5 centimeters: The average distance between your 2 eyes, and the reason why 3D vision is possible! Everyday, each of our eyes sees the world from a slightly different perspective. Our brain is designed to take full advantage of the two images it receives from our eyes to calculate the distance to an object, otherwise known as depth perception. This is how we judge how far the car stopped in front of us is, or how quickly a baseball is being pitched to us. Certainly having good vision in two eyes provides us with the best depth perception, but depth perception is still possible using only one eye. Your brain can also utilize the size of objects in your vision to determine how near or far they are. Buildings that are further from us appear smaller and those that are closer appear larger.
Everyday we live life in 3D (3 Dimensions). Movies however take place on a screen and are 2D (2 Dimensions). In order to create the illusion that we are on the set of a movie and that airplanes are literally flying overhead and cars are careening toward us, cinematography takes advantage of vision science and the brain! An earlier, more basic way of creating 3D movies was to utilize color. The viewer wears special glasses whereby each lens is a different color: Red and Green or Red and Blue. This technique, however, does not allow the viewer to see the true colors in a film.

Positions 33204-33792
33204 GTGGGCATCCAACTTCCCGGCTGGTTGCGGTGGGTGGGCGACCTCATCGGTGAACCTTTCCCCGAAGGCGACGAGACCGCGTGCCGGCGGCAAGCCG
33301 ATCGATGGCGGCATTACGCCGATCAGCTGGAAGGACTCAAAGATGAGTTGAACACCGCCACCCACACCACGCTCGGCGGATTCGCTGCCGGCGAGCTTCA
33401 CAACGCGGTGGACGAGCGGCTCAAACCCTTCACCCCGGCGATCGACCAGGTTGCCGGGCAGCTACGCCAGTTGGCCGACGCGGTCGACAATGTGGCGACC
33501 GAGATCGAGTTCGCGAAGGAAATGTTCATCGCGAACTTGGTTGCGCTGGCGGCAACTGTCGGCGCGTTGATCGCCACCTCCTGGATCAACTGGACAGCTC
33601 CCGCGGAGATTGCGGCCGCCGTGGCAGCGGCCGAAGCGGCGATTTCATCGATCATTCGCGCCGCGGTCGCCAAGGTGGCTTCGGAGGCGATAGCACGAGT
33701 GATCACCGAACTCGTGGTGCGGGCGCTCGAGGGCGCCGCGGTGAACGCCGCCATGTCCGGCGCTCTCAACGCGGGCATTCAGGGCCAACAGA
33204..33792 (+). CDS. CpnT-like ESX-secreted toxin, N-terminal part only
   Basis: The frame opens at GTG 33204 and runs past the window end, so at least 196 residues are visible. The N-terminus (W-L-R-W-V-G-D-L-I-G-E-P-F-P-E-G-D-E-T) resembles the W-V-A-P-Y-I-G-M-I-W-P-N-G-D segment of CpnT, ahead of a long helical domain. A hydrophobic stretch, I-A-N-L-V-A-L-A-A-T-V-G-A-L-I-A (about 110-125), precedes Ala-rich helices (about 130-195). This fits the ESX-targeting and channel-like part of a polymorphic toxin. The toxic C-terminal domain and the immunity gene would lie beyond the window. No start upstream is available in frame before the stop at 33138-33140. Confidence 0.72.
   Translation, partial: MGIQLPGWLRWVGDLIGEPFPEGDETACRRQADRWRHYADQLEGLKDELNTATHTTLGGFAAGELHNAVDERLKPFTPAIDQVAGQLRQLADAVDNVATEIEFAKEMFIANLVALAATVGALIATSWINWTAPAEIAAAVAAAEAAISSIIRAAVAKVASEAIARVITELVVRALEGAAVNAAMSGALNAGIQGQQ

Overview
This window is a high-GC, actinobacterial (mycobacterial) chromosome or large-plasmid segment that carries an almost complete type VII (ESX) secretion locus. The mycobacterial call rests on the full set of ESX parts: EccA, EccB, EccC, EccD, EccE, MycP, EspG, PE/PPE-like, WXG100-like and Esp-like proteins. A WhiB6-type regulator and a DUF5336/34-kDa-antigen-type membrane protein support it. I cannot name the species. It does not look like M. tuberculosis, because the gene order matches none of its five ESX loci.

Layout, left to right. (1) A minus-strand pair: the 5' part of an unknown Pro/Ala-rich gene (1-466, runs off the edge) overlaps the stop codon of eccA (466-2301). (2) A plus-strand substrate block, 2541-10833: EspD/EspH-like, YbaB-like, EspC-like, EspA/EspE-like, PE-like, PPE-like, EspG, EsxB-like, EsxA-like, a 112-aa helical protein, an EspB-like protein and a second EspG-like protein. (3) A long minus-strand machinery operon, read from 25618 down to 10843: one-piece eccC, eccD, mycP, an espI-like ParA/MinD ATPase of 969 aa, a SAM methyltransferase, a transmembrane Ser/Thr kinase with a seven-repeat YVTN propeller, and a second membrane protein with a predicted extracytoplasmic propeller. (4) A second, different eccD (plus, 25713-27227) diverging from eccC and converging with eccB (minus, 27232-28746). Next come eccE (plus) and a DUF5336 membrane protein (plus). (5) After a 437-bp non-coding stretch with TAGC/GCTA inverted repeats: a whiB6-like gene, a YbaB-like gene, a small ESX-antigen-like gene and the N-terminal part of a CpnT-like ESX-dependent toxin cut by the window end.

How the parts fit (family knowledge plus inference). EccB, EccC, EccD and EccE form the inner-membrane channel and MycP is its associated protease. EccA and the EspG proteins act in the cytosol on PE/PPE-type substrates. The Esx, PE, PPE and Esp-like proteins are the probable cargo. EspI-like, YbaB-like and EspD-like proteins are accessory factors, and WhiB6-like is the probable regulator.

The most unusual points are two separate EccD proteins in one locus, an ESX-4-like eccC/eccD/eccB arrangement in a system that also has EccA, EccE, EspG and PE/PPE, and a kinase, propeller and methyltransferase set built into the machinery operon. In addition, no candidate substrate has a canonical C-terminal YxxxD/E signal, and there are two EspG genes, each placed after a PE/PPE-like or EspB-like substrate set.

The newer, more common approach to 3D cinema is through the use of polarization. This is done by using polarized lenses to show each eye a different movie at the same time! 2 movie projectors project 2 movies onto the same screen, each movie with different polarization. Moviegoers wear special glasses where one eye sees waves of light traveling along one meridian and the other eye sees waves of light traveling along another meridian 90 degrees away or perpendicular to the other eye. 3D movies shown in theaters and theme parks utilize polarization.
Lastly a more expensive option, which requires specialized equipment, uses LCD glasses to show 2 images in rapid succession, one to each eye, while the alternate eye is occluded. Televisions capable of 3D programming utilize this technology.
So what if you’re a moviegoer with only one eye or a lazy (amblyopic) eye that doesn’t participate in your vision? Can you appreciate 3D in a 3D movie? The answer is “no.” To appreciate 3 dimensions in a movie, your brain has to receive input from 2 eyes. This holds true for viewers with contacts or LASIK surgery whereby one eye is focused for reading and the other is focused for distance vision (monovision). For viewers who have the option, to truly reap the benefits of the extra $5 spent to see Spiderman flying toward your bucket of popcorn, wear glasses or contacts that allow you to use both eyes for distance viewing.
Enjoy the show!
If you have questions about your vision or are in need of eye care in Wellington or new glasses and contacts, give our office a call!
Amanda Weiss, OD